Human impacts in the marine environment. Both pure ecology questions and goal-based conservation issues for a wide range of marine and estuarine habitats.
Our lab, called CEELAB (Coastal and Estuarine Ecology Lab), focuses on a wide variety of problems impacting our coastal waters, especially the Indian River Lagoon system on the east coast of central Florida. Additionally, we focus on sharing this information with children, educators, families and stakeholders throughout the region through hands-on events, children’s storybooks that we have produced, and oyster storytelling yoga.
CEELAB current research topics are divided here into three areas. First, research associated with successful oyster reef restoration and resilience of oysters includes: impacts of recreational boat wakes and hurricanes; brown tide and other algal blooms; boring sponge infection; invasive mussels, crabs, and barnacles; genetic diversity of native oysters and marshgrasses used in restoration; microplastics and oysters; infaunal abundances and diversity; mangrove/oyster interactions on intertidal reefs with changing climate; direct human impacts – boat strikes, harvesting; and the impact of community volunteering on human behaviors. Second, to improve living shoreline stabilization and to better understand the ecology of mangrove and saltmarsh-dominated shorelines, we are studying: how to maximize greenhouse growing methods for mangroves and marshgrasses; recruitment and success of juvenile mangroves at a range of wave energies; microplastics in coastal waters and sediments, especially around stormwater outfalls; use of shorelines by infauna and threatened/endangered wading birds; and modelling suitability of shorelines for stabilization. Third, we are interested in threatened and endangered wading birds and understanding: how restoration helps improve estuarine habitats for birds; seasonal and spatial abundances and diversity of birds in Mosquito Lagoon, Florida; bird use of human-produced structures (e.g. poles and pilings) vs natural perches; human impacts on bird behaviors, including nesting; and collaborating with hospitalized children at Nemours Children’s Hospital as citizen-science data collectors.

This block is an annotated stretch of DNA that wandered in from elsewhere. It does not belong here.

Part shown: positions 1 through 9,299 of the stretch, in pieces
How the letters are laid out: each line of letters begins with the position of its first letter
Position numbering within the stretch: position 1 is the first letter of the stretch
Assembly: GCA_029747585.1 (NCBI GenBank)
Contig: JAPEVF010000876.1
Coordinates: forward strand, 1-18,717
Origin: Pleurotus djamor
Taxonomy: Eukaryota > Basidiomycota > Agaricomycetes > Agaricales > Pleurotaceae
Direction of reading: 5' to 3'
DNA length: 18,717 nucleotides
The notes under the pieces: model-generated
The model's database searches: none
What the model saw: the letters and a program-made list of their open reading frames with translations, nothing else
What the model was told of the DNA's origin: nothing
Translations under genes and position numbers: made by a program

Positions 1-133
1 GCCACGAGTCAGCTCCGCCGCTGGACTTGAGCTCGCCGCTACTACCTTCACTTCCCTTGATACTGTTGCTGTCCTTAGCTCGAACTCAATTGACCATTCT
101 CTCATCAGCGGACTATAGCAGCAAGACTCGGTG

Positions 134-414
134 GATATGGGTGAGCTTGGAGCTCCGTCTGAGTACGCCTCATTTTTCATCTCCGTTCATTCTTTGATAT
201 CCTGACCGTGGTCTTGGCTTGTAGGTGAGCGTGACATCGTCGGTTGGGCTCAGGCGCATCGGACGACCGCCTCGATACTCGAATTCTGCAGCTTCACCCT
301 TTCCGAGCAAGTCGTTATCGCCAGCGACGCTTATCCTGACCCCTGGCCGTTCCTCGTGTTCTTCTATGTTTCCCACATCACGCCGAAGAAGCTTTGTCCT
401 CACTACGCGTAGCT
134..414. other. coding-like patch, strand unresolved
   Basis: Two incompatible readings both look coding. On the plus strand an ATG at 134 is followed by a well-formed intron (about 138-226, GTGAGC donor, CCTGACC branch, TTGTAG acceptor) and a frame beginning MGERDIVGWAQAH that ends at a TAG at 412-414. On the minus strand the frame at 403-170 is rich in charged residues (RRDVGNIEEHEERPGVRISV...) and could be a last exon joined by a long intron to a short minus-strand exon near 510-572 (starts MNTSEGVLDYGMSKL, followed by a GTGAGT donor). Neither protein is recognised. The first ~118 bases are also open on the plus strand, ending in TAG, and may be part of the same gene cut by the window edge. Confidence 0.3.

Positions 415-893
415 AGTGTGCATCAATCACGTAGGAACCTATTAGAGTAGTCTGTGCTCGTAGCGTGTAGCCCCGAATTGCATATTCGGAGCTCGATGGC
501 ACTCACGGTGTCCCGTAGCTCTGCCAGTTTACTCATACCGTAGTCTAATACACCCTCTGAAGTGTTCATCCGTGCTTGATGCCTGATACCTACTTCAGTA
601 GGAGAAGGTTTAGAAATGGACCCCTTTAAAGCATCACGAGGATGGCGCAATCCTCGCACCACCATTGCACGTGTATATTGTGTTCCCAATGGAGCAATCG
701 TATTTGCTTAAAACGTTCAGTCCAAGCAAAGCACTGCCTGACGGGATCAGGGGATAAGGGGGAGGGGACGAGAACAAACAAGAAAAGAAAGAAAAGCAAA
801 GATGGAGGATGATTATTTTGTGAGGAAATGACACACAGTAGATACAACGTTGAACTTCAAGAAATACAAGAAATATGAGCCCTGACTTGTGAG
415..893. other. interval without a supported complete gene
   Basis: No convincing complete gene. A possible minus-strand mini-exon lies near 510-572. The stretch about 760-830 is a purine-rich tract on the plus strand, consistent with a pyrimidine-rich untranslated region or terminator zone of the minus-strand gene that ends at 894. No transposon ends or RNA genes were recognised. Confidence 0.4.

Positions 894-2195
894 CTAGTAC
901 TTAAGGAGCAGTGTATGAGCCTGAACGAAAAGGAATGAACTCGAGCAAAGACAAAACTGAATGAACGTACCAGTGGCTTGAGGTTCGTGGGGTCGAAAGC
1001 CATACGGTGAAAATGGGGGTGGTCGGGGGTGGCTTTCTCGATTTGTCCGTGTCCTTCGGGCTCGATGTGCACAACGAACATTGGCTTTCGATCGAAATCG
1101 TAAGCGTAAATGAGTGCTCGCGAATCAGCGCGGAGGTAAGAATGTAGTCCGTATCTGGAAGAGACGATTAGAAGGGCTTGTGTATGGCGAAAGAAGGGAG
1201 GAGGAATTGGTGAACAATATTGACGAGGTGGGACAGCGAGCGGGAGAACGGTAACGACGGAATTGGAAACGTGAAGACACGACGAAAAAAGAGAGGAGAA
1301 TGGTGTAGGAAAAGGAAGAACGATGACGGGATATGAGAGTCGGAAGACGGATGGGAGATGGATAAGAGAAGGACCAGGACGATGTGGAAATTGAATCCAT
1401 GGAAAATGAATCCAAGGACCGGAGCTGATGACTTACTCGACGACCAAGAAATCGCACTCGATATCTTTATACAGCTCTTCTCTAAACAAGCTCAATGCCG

For our research and restoration efforts, we combine extensive field research with laboratory and GIS data collection. We collaborate with biologists, ecologists, biogeochemists, modelers, engineers, drone experts, social scientists, and resource managers. We use our science to guide our community engagement in collaboration with outreach specialists and preK-12th grade educators.
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